The University Record, March 18, 1998

Historical Record

The Simpson Memorial Institute for Medical Research was created for the study of pernicious anemia, a treatment for which was discovered before the building was completed in 1926. Research at the Institute led to a more complete understanding of the disease and a compound that greatly improved the treatment. Illustration courtesy Historical Center for the Health Sciences


By Patricia S. Whitesell

Did you know that the Simpson Memorial Institute for Medical Research, located at Observatory and East Ann streets, was created in 1926 to identify a cure for pernicious anemia?

You may not have heard of this disease, but in the 1920s it was mysterious, incurable and deadly. It claimed, on average, 11 of every 100,000 people in Michigan between 1921‚25. Thomas Henry Simpson, a wealthy industrialist in the iron industry, was one of the casualties. His widow, Catherine MacDonald Simpson, donated over $400,000 to the University in 1924 to create an institute devoted to discovery of a cure.

It was around 1910 that privately funded clinical research institutes first began to be established. The Simpson Institute followed the emerging model by bringing together the research laboratory and patient wards. It also served to expose students to medical research, which inspired many students to pursue research careers.

Ironically, even before a director could be appointed to head the Simpson Institute, a treatment for pernicious anemia was identified in 1926 through research at other laboratories, for which George Minot, William Murphy, and George Whipple were awarded the Nobel Prize in 1934.

Dr. Cyrus Sturgis was appointed as inaugural director of the Simpson Institute, and his research led in 1929 to the development of a new compound, called ventriculin, that provided a missing intrinsic factor secreted by the stomach lining. In contrast, Minot, Murphy, and Whipple¼s treatment had required consumption of massive quantities of liver, which was a difficult regimen for patients.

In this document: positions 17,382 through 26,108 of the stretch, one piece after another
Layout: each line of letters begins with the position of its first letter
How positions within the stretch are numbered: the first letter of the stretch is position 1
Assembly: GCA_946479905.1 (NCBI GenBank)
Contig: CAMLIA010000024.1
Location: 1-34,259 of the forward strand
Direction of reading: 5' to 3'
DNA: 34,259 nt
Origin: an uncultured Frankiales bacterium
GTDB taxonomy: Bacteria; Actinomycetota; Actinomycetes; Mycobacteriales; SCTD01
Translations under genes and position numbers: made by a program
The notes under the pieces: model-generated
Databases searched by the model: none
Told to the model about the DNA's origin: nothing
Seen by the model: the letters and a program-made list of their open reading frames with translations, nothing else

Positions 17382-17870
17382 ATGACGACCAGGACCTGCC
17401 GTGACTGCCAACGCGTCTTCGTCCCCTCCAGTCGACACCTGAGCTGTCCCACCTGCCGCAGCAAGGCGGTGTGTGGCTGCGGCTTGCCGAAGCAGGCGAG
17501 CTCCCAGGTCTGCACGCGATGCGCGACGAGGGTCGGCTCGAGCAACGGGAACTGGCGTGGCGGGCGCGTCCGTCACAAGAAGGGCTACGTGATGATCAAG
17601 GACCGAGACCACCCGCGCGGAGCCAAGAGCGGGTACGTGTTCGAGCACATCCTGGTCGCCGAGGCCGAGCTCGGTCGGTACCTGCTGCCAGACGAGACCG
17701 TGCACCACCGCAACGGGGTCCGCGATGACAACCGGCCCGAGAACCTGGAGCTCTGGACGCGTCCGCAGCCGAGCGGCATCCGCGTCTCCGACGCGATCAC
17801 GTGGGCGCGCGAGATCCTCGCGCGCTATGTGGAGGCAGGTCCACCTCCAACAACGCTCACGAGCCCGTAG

The arrangement made for ventriculin between the University and Parke-Davis was a precursor to the profusion of licensing agreements between industry and academia today. After the discovery of ventriculin, the Institute focused its research on blood and neoplastic diseases.

The Simpson building was designed by architect Albert Kahn, who also did Hill Auditorium, Burton Tower, Angell Hall, Clements and Hatcher libraries, and many other buildings on campus. The impressive main floor of Simpson was furnished with Tiffany glass vases, carved and tapestried furniture, walnut paneling, and etchings and other works of art, which reflected Mrs. Simpson¼s desire to provide an atmosphere that would inspire researchers and soothe patients. The upper floors were efficient in their simplicity.

Today, the building serves the Department of Internal Medicine, and stands as a monument to the history of medical research and breakthroughs in medical science at Michigan. Due to its significance in science, research and architecture, the University is considering nominating the Simpson building to the National Register of Historic Places.

This monthly column examines interesting aspects of University history. Send suggestions for future articles to the author at Historical_Record@umich.edu.